ACT
Training, Motivational Speaker, Writing,
Aussiejohn
Trainer
Sumugan@vellore
Dealing Human Resource
+2 Others

Hello All,
I am looking for some help...
I am an HR Manager, currently based in the UK. I have been asked to create a presentation on Communication - Softskills etc
Can anybody recommend or be ever so kind to forward me something that has already been created, so i could use this as a base
Many thanks, Amina
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Hope you have completed your presentation successfully.
Communication plays vital role for human beings to exchange the thoughts,idea,emotions,& IQ
100% of communication can be achieved by following split up Body Language-50%
Tone-40%
Words-10%
its mandatory to an excellent communicator.

Hi Amina
I urge you to check out various inputs on the right of the screen. Even after that if you still want more inputs do a search on the site.
In any case you have to outline the various sub modules that you plan to cover in your session. This will give you a focus when you start evaluating the inputs you get through the search.
Best Wishes
Dear Amina

I am giving some important points of effective communication presentation for your help. If u give your id then i will attached all presentation 2 u.

What is Communication?

How does one talk so that another person listens and understands? How does one listen? How does one know

if he has been heard and understood?

These are all points about communication that have never before been analyzed or explained.

People have known that communication is an important part of life but until now no one has ever been able

to tell anyone how to communicate.

Until Scientology, the subject of communication had received no emphasis

or study. Any attention given to it was mechanical and the province of

engineers. Yet all human endeavor depends utterly on a full knowledge of

the real basics of communication.

To master communication, one must understand it.

In Scientology, communication has been defined – an accomplishment that

has led to a much deeper understanding of life itself.

Communication, in essence, is the shift of a particle from one part of space

to another part of space. A particle is the thing being communicated. It can

be an object, a written message, a spoken word or an idea. In its crudest

definition, this is communication.

This simple view of communication leads to the full definition:

Communication is the consideration and

action of impelling an impulse or particle from source-point across a

distance to receipt-point, with the intention of bringing into being at the

receipt-point a duplication and understanding of that which emanated from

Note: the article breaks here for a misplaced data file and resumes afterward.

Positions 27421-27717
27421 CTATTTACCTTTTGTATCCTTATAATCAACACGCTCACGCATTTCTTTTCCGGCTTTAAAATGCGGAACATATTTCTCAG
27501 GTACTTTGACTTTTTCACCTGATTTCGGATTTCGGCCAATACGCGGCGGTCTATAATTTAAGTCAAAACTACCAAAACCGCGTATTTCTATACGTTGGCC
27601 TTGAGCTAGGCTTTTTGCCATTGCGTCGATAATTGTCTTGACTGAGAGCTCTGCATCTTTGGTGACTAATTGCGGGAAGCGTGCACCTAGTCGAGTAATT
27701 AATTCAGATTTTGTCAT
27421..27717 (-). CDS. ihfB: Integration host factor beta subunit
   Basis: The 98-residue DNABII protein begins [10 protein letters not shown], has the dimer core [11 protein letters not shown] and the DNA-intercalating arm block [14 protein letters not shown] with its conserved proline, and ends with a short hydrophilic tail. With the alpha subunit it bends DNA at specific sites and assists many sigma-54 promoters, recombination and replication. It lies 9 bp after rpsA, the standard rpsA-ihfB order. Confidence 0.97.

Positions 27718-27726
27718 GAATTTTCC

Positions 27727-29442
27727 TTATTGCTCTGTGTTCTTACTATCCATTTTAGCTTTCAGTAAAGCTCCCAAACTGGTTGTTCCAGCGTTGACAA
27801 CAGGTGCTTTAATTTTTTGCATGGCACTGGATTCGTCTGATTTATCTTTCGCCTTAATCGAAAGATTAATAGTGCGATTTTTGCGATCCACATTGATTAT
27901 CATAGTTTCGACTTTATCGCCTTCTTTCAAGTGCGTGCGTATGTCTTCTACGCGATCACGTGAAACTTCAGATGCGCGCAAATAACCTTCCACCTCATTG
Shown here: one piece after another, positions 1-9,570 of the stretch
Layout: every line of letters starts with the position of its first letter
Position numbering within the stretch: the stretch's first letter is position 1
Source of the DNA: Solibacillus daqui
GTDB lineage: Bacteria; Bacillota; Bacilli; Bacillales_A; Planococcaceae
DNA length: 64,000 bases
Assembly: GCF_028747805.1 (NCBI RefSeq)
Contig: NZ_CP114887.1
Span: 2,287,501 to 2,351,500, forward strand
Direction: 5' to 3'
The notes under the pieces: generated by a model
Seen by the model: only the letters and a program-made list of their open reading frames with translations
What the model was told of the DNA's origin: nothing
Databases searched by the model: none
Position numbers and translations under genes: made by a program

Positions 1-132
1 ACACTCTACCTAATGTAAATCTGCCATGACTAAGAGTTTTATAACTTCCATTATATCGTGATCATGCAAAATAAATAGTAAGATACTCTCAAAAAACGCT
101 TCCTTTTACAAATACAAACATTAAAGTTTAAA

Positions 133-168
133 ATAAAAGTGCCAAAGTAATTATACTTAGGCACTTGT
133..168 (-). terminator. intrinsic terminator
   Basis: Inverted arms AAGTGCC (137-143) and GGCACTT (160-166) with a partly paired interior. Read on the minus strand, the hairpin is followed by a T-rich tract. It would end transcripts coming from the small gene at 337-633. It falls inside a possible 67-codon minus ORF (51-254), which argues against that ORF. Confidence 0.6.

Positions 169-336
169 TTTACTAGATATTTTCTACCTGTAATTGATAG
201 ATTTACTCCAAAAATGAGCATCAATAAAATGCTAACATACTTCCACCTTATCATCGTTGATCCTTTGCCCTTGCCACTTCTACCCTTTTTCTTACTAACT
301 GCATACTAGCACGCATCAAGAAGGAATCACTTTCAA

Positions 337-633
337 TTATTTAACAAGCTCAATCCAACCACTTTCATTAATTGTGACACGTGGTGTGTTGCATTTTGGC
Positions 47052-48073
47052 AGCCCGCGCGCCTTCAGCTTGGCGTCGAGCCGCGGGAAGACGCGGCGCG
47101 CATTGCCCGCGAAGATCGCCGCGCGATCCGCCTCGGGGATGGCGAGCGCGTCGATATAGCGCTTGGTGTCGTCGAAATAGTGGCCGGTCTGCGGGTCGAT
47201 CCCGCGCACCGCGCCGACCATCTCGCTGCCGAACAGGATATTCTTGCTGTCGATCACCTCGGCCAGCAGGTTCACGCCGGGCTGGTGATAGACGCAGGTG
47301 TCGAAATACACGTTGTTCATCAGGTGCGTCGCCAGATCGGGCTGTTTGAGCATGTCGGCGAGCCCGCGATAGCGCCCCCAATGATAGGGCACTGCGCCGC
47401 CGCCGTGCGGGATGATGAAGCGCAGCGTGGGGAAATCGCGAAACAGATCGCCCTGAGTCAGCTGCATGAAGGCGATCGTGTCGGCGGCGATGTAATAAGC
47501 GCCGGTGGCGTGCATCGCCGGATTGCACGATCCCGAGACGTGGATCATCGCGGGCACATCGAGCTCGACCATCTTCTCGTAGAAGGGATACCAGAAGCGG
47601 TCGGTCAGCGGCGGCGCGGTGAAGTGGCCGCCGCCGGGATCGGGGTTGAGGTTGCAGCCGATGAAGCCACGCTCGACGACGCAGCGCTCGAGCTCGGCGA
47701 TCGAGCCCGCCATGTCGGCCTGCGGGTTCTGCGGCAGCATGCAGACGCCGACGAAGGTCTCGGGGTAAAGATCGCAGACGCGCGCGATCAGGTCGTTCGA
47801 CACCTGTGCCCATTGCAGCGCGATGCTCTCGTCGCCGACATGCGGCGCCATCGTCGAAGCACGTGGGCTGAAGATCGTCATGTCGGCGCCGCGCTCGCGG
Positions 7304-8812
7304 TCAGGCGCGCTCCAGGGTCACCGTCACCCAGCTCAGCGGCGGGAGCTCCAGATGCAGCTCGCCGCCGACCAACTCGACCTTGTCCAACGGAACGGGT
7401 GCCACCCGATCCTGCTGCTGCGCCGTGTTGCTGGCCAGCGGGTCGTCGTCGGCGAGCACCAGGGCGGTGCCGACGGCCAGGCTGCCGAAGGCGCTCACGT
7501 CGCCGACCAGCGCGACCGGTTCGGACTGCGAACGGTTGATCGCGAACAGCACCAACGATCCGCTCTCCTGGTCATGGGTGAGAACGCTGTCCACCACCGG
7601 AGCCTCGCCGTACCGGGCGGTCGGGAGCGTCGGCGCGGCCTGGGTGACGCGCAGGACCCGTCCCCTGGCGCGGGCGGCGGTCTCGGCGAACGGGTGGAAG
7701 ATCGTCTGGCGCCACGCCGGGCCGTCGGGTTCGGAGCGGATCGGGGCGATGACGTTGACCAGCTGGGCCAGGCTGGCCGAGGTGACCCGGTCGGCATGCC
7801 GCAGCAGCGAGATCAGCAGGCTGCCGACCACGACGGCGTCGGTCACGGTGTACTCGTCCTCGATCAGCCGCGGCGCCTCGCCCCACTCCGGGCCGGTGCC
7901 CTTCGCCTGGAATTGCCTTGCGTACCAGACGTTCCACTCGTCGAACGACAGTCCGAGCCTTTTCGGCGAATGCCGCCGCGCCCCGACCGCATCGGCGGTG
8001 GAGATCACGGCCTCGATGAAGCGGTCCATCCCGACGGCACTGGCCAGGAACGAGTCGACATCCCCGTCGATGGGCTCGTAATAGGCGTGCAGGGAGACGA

the source-point.

Duplication is the act of reproducing something exactly. Emanated means

“came forth.”

The formula of communication is cause, distance, effect, with intention,

attention and duplication with understanding.

The definition and formula of communication open the door to understanding this subject. By dissecting

communication into its component parts, we can view the function of each and thus more clearly understand

the whole.

. . . a written message. . .

. . . a spoken word. . .

. . . or an idea.

aimkaam : Training the world to succeed

Page 2 of 68

Any successful communication contains all the

elements shown here. Any failure to communicate can

be analyzed against these components to isolate what

went wrong.

Barriers to Effective Communication

There are a wide number of sources of noise or interference that can enter into the communication process.

This can occur when people now each other very well and should understand the sources of error. In a work

setting, it is even more common since interactions involve people who not only don't have years of

experience with each other, but communication is complicated by the complex and often conflictual

relationships that exist at work. In a work setting, the following suggests a number of sources of noise:

 Language: The choice of words or language in which a sender encodes a message will influence the

quality of communication. Because language is a symbolic representation of a phenomenon, room for

interpreation and distortion of the meaning exists. In the above example, the Boss uses language (this

is the third day you've missed) that is likely to convey far more than objective information. To Terry

it conveys indifference to her medical problems. Note that each different person will interpret the

same words different. Meaning has to be given to words and many factors affect how an individual

will attribute meaning to particular words. It is important to note that no two people will attribute the

exact same meaning to the same words.

 Defensiveness, distorted perceptions, guilt, project, transference, distortions from the past

 Misreading of body language, tone and other non-verbal forms of communication (see section below)

 Noisy transmission (unreliable messages, inconsistency)

 Receiver distortion: selective hearing, ignoring non-verbal cues

 Power struggles

 self-fulfilling assumptions

 Language-different levels of meaning

 Managers hesitation to be candid

 Assumptions-eg. assuming others see situation same as you, has same feelings as you

 Distrusted source, erroneous translation, value judgment, state of mind of two people